As far as the 2018 Indian Premier League (IPL) is concerned, Chris Gayle hasn’t just announced his presence. He’s screamed it from the rooftops, and made himself as visible as the neon signs on Times Square. His three outings for Kings XI Punjab have seen scores of 63, 104 not out and 62 not out. Those 229 runs have included an incredible 21 sixes, six of them off Rashid Khan, who has befuddled batsmen across leagues for more than a year now.
His fitness issues may mean that Gayle continues to be used as an impact player, but every run he makes will mean further scrutiny of Royal Challengers Bangalore’s decision not to retain him, or put in a bid for him at the auction. Such hindsight is hardly fair though. There had been nothing in the runes to suggest that such a turnaround was likely.
You have to go back to 2015 for Gayle’s last great IPL season. Then, in addition to scores of 96 (56 balls), 62 not out (40) and 117 (57), he also delivered a stunning 10-ball 35 as Bangalore eased past a tough Duckworth-Lewis target. The following year, he began the campaign with scores of 1, 0, 7, 5 and 6. Had it been any other player, that would have been that.
But such was the regard that Virat Kohli and the team management had for him that they gave him more chances. Scores of 49 (31) and 73 (32) were followed by a devastating 38-ball 76 in the final. It was his exit that tilted the scales in Hyderabad’s favour.
But for a 38-ball 77 in Rajkot, there was almost nothing to savour in 2017, when his 200 runs came at a pedestrian strike-rate of 122.69. And it wasn’t only in the IPL that he struggled. In 14 innings across the first two seasons of the Pakistan Super League (PSL), he made just 263 runs at a strike-rate of 127.05.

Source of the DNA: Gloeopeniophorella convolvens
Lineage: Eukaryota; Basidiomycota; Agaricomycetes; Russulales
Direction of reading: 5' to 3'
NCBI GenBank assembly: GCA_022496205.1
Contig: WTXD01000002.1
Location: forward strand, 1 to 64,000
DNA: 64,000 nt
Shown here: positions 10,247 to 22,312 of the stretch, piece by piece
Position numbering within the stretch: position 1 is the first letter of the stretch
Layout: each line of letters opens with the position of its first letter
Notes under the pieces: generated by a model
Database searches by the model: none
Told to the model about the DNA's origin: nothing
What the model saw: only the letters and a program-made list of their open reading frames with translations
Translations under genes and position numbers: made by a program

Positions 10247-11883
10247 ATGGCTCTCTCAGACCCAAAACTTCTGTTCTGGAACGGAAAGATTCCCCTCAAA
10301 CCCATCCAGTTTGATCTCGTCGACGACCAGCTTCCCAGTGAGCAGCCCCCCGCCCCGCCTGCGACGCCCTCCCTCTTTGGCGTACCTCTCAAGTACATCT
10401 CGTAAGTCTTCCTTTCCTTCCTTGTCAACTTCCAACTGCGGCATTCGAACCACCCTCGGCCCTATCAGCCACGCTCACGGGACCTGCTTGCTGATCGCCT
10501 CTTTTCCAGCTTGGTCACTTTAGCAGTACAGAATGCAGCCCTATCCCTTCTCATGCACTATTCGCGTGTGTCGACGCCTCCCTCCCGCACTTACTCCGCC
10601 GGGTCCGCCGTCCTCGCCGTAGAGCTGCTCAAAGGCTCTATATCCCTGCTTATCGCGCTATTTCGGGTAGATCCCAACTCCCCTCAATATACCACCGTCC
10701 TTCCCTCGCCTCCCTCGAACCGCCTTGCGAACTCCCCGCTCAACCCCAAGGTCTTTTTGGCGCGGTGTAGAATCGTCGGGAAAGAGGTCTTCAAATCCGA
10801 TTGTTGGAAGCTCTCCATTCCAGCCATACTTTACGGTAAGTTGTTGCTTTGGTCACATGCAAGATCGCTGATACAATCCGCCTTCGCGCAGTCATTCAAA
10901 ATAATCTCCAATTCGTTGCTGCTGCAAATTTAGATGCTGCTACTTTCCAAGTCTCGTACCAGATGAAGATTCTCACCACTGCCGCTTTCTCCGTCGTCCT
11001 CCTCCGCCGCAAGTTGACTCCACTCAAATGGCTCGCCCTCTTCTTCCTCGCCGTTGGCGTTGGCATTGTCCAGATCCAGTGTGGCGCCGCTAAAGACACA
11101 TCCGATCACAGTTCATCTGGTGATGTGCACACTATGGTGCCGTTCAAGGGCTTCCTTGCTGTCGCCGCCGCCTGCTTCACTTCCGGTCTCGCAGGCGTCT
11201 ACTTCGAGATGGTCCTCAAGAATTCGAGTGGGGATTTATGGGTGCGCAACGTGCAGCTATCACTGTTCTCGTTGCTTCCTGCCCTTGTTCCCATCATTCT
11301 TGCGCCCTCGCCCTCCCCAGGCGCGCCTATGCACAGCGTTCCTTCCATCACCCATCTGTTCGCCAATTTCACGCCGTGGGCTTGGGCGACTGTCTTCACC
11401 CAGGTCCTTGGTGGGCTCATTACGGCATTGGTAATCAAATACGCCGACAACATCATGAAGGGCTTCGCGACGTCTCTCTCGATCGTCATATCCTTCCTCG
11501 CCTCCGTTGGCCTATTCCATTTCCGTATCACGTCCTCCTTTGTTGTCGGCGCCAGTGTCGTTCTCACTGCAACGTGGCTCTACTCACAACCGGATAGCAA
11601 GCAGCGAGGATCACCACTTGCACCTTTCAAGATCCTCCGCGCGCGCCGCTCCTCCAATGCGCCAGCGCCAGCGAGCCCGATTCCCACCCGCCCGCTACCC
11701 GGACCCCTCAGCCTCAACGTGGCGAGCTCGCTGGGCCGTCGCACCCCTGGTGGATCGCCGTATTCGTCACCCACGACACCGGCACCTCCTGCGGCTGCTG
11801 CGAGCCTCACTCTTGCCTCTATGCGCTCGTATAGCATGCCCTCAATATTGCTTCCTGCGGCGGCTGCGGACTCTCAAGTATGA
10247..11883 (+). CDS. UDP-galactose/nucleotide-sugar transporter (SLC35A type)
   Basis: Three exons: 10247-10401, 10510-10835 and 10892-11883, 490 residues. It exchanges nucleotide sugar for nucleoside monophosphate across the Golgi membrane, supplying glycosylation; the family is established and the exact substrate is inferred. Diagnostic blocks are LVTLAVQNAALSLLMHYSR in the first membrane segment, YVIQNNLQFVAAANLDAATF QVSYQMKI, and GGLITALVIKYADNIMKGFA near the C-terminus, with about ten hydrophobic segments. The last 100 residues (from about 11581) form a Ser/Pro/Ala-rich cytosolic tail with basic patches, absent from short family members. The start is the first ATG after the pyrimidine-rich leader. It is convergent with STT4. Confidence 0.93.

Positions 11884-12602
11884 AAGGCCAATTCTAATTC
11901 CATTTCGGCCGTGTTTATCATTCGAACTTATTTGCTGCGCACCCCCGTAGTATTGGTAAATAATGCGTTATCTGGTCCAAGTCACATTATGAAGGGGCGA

The Big Bash League had drawn a line under his participation after 2016, for non-cricketing reasons, and despite the runs he plundered in the Caribbean and in Bangladesh, his struggles in India and the Middle East – which hosted the PSL – suggested that his days as a big-tournament player were behind him.
That Gayle has now found a sixth or seven wind is testament to his ability to reinvent himself in a format that he has mastered like no one else. That shouldn’t, however, be used as a stick to beat his former team with, not when all the numbers were stacked against the idea of retaining him.
Where Bangalore really blundered was in not keeping faith in KL Rahul. He may have missed the 2017 season because of the shoulder injury he picked up in the Test series against Australia, but his displays in 2016 had been integral to RCB’s charge to the final. He didn’t just make 397 runs at an excellent strike-rate (146.49), he was remarkably consistent, making 38 or more in seven of his 12 innings.
Only the Bangalore team management could tell you in which parallel universe Sarfaraz Khan is a better batting option than Rahul. Sarfaraz has started the season with scores of 6, 0 and 5. Rahul’s lowest scores in six knocks for Punjab is 18.
The performances of Rahul and Karun Nair with Punjab and Krishnappa Gowtham and Shreyas Gopal with Rajasthan have caused considerable heartburn in Bangalore, where the squad has no local presence to speak of. Of course, for practical purposes, it could be argued that Kohli, in his 11th season with RCB, and AB de Villiers, into his eighth, are as local as the IPL gets, in the same way that Gautam Gambhir was once one of Kolkata’s favourite sons.
But when you see names like Sarfaraz, Pawan Negi and Murugan Ashwin in the squad, it does make you wonder why players with a far greater knowledge of the Bangalore conditions weren’t considered a priority at the auction. Bangalore continue to place a premium on overseas talent, while the teams that have won the competition invest far more wisely in the best Indian talent, both of the established and upcoming variety.
Gayle’s renaissance may cause a few rueful smiles in the Bangalore camp, but it’s the failure to retain Rahul that could have greater long-term ramifications. No matter where they end up this season, that recruitment strategy certainly needs a second look. And then some.